30 *Y. B. Yu, Variable Block Size and Position Transform Coding , Proceedings, EUSIPCO 88, Fourth European Signal Processing Conference, vol. 2, pp. 1011 1013 (1988).
31Y. Du, "Scene Adaptive Vector Quantization", Third International Conference on Image Processing and its Applications, IEE Conf. Publ. No. 307, pp. 571-575 (1989).
32 *Y. Du, Scene Adaptive Vector Quantization , Third International Conference on Image Processing and its Applications, IEE Conf. Publ. No. 307, pp. 571 575 (1989).
33 *Y. Q. Zhang, A Combined Transform Coding (CTC) Scheme for Image Data Compression , IEEE Transactions of Consumer Electronics, vol. 37, pp. 972 977 (1991).
34 *Y. Shoham et al., Efficient Bit Allocation for an Arbitrary Set of Quantizers, IEEE Transactions of Acoustics, Speech, and Signal Processing, vol. 36 (1988), pp. 1445 1453.
35Y. Shoham et al., Efficient Bit Allocation for an Arbitrary Set of Quantizers, IEEE Transactions of Acoustics, Speech, and Signal Processing, vol. 36 (1988), pp. 1445-1453.
36Y.-Q. Zhang, "A Combined-Transform Coding (CTC) Scheme for Image Data Compression", IEEE Transactions of Consumer Electronics, vol. 37, pp. 972-977 (1991).
Referenced by
Citing PatentFiling datePublication dateApplicantTitle
US5999655 *11 Jul 19977 Dec 1999U.S. Philips CorporationMethod and apparatus for transmission of video pictures which are segmented to form maps of picture blocks of variable block sizes
US6084908 *23 Oct 19964 Jul 2000Sarnoff CorporationApparatus and method for quadtree based variable block size motion estimation
US6088484 *8 Nov 199611 Jul 2000Hughes Electronics CorporationDownloading of personalization layers for symbolically compressed objects
US6125147 *31 Jul 199826 Sep 2000Motorola, Inc.Method and apparatus for reducing breathing artifacts in compressed video
US6167086 *12 Aug 199726 Dec 2000Thomson Licensing S.A.Overhead data processor in a memory efficient image processing system
US6229925 *19 May 19988 May 2001Thomas Broadcast SystemsPre-processing device for MPEG 2 coding
US6233359 *29 Oct 199815 May 2001Seiko Epson CorporationFile size bounded JPEG transcoder (FSBJT)
US6434273 *28 Jun 200013 Aug 2002Iterated Systems, Inc.Method for reconstructing a bi-level image from a low quality discrete transform image
US6577772 *31 Dec 199810 Jun 2003Lg Electronics Inc.Pipelined discrete cosine transform apparatus
US6614938 *10 Dec 20012 Sep 2003Kabushiki Kaisha ToshibaImage compression with orthogonal transform of blocks within a bounded shape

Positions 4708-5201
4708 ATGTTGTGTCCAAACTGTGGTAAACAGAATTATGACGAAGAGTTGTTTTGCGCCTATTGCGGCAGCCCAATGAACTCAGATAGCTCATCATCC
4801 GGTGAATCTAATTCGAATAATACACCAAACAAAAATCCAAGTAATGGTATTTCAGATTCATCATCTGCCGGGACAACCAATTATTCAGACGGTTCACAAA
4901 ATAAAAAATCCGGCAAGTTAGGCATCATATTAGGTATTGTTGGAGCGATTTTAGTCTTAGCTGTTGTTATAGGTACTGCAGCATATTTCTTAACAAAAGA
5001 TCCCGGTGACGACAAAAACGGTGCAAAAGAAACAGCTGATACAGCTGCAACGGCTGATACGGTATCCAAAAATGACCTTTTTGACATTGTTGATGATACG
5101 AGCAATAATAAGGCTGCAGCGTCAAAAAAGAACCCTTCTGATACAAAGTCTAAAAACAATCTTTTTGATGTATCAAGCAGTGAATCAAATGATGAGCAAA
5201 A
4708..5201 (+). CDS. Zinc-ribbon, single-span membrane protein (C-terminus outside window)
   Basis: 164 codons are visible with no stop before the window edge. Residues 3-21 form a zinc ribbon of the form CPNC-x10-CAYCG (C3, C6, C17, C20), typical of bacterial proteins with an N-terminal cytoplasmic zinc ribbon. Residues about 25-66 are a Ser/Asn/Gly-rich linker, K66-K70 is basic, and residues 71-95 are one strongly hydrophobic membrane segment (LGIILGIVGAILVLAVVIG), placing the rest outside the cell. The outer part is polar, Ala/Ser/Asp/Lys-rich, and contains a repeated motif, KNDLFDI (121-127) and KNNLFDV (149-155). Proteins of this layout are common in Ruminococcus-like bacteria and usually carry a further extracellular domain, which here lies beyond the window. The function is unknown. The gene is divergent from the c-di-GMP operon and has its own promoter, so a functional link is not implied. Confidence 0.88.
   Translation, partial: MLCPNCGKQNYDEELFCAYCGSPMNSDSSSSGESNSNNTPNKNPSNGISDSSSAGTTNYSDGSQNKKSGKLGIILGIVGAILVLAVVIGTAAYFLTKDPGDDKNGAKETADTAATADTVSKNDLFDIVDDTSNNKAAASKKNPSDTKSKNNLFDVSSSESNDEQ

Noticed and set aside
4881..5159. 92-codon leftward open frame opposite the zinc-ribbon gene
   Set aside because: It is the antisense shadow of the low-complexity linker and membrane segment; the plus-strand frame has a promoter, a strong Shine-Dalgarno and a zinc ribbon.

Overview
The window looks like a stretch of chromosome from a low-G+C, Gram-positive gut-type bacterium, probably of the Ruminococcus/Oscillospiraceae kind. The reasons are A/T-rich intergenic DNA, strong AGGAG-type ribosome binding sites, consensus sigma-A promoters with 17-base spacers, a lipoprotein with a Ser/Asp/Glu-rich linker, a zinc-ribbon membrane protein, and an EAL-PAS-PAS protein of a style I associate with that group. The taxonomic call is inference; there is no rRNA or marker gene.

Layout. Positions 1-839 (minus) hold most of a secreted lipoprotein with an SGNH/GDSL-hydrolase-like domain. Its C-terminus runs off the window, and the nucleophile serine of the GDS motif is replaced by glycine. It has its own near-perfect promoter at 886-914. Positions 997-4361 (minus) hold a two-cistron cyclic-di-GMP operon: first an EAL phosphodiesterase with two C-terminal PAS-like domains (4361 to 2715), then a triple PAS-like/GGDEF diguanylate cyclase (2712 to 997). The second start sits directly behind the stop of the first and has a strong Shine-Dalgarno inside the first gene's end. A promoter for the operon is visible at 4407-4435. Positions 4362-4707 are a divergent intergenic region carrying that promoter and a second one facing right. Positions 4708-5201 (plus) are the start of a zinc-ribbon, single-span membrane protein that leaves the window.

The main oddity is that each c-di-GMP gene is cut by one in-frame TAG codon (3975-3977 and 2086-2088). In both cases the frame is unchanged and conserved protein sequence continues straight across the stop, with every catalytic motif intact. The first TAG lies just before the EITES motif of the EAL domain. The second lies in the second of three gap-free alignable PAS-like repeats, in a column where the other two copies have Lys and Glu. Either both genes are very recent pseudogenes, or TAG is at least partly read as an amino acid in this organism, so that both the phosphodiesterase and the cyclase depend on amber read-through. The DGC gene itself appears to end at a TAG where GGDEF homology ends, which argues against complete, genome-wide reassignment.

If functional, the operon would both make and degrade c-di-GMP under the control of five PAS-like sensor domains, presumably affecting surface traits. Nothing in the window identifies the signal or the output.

US66975252 Oct 199824 Feb 2004Parthusceva Ltd.System method and apparatus for performing a transform on a digital image
US669753125 Apr 200324 Feb 2004Kabushiki Kaisha ToshibaImage coding and decoding using a position and shape map
US6697788 *31 Jan 200024 Feb 2004Fujitsu LimitedProcessing device searching for an optimum value of a cost function by using dynamics
US6708145 *26 Jan 200016 Mar 2004Coding Technologies Sweden AbEnhancing perceptual performance of sbr and related hfr coding methods by adaptive noise-floor addition and noise substitution limiting
US67146845 Nov 200230 Mar 2004Kabushiki Kaisha ToshibaSubband image compression of blocks within a bounded shape using a resolution transform
US6718066 *14 Aug 20006 Apr 2004The Hong Kong University Of Science And TechnologyMethod and apparatus for coding an image object of arbitrary shape
US672136230 Mar 200113 Apr 2004Redrock Semiconductor, Ltd.Constrained discrete-cosine-transform coefficients for better error detection in a corrupted MPEG-4 bitstreams
US6724939 *31 Aug 199920 Apr 2004Telefonaktiebolaget Lm EricssonLow complexity JPEG decoder
US676048218 Feb 20006 Jul 2004Unisearch LimitedMethod for visual optimisation of embedded block codes to exploit visual masking phenomena
US682630825 Apr 200330 Nov 2004Kabushiki Kaisha ToshibaMethod and apparatus for image encoding and decoding using a shape and position map
US686818425 Apr 200315 Mar 2005Kabushiki Kaisha ToshibaMethod and apparatus for image coding and/or decoding using a position and shape map